Malcolm Gladwell summarized the book in his lengthy article for The New Yorker  , showing sympathy for Doyle and this branch of the Seventh-Day Adventists that Doyle became a part of.  It's probably more than most people want to read as it is hard to fathom the millennial nature of these Protestant Christians, who focus so heavily on the Book of Revelations, preferring to find support more in the Old than in the New Testament.

Seventh-Day Adventists appear to seek comfort more in the Book of Moses than the New Testament, and in this sense share a spiritual chord with the Mormons, which they believe set them apart from other Chri…

The President's End-Run

Apparently, Obama's decision to designate a 1600-acre nature preserve a national monument was the last straw for Utah representative Rob Bishop, who has sponsored a bill that would revoke much of the 1906 Antiquities Act and end all future executive decisions when it comes to designating federal lands.  It is hard to understand why this particular parcel is so contentious given that only last year the House voted unanimously to add Point Arena to the California Coastal National Monument but the measure has dragged in the Senate.

It's not likely that this "No More National Parks" bill will pass the Senate, but it isn't stopping House Republicans from fomenting on the runaway executive authority the President has been using of late, essentially "punking" the House.  If there is anything the majority Republican House can't stand it is the President doing an "end-run" on this hallowed hall of Congress, to use Rep. Bishop's nixed metaphors…

Let me articulate this better

It would seem the Republicans want desperately to reach out to a broader audience, especially those Republicans considering a run for the White House in 2016, but it seems that at every turn they stick their proverbial feet in their mouths.  Case in point, Paul Ryan trying to address the issue of poverty:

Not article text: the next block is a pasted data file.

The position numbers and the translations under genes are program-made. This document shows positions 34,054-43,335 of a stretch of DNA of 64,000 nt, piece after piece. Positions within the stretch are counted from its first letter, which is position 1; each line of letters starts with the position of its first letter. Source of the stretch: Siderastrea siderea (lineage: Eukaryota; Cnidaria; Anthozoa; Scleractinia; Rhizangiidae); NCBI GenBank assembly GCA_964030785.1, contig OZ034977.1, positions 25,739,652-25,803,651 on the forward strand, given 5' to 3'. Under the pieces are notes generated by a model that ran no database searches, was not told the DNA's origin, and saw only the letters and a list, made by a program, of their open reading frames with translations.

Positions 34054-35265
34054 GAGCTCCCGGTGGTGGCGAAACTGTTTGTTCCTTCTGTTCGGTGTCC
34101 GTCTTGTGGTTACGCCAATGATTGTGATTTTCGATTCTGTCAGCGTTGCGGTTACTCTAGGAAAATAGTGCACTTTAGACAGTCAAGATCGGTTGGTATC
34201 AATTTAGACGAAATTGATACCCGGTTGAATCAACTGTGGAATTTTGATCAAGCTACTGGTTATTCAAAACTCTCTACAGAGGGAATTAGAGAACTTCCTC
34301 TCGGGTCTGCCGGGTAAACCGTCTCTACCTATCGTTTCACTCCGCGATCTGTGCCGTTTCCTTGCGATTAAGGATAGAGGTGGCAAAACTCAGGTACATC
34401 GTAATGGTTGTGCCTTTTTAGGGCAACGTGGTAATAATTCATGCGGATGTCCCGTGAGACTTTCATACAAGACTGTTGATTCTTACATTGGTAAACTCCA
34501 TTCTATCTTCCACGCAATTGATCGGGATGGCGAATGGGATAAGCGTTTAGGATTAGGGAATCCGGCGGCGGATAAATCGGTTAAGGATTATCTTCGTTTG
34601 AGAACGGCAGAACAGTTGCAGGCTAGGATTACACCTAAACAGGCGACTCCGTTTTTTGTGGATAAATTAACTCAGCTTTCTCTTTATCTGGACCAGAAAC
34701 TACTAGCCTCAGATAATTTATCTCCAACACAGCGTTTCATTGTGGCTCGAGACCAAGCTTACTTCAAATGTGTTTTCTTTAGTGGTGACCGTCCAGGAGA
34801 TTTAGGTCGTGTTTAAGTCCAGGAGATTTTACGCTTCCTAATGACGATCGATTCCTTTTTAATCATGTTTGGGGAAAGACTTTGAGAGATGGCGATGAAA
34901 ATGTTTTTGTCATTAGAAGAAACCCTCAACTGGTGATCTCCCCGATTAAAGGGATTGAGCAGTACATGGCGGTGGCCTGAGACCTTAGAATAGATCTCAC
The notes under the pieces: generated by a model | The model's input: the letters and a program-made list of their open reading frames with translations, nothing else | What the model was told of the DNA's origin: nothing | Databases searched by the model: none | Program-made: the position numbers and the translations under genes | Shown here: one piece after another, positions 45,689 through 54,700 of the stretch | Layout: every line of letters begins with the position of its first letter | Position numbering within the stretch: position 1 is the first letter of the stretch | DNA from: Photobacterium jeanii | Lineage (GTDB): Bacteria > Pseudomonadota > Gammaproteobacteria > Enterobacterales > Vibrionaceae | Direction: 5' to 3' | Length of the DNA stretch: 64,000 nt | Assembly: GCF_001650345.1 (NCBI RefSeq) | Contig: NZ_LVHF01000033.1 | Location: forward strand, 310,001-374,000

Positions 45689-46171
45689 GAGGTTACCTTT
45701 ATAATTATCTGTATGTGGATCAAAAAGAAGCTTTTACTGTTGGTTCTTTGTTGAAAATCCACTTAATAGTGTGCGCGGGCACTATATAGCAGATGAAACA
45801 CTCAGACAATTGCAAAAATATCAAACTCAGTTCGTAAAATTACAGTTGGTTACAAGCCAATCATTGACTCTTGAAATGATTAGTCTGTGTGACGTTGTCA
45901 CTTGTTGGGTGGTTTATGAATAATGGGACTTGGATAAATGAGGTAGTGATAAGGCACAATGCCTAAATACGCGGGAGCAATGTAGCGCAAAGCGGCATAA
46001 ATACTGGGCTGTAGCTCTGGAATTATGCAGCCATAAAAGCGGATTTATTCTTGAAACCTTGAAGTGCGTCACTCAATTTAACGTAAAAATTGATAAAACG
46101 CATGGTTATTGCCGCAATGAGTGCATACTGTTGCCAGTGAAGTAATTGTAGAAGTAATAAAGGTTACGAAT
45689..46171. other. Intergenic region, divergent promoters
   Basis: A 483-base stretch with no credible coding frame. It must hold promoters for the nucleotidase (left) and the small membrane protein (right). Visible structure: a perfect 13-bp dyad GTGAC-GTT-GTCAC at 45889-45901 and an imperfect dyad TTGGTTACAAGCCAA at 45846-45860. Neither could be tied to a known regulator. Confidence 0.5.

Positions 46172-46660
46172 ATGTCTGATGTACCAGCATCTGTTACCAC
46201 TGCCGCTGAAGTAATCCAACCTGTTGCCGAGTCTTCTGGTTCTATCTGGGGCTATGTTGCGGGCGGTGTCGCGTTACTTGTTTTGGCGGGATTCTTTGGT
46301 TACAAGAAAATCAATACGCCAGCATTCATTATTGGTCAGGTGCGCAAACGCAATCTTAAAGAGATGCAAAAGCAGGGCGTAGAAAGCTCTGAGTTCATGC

"We have got this tailspin of culture, in our inner cities in particular, of men not working and just generations of men not even thinking about working or learning to value the culture of work."

The Wisconsin Congressman seems to view poverty as a matter of choice, fostered by years of welfare subsidies,  an all too common GOP refrain.  Apparently in an effort to appeal to women, Ryan placed the onus on inner city men, which carries with it rather obvious racial repercussions.  But, in this case Ryan apparently felt he didn't articulate his point properly and that his personal views on the subject were misinterpreted by the mainstream press.

This isn't the first t…

A Winter of Discontent

It would seem we are on the brink of a renewed Cold War as both the United States and Russia have issued travel bans against well-recognized politicians and businessmen.  Both sides have scoffed at the bans, notably John McCain, who wears his ban like a "red badge of courage" for having stood up against the Soviet Union, er I mean Russia, for so many years.  However, the latest move to suspend G-8 meetings until the political situation changes is a much bolder move.

There are talks of economic sanctions.  The US has few ties with Russia, but then the sudden sell-off of over $100 billion in government bonds by Russia and China did raise some concerns.  I suppose this was in response to the hit the ruble took these past few weeks as Russia made its move to annex Crimea.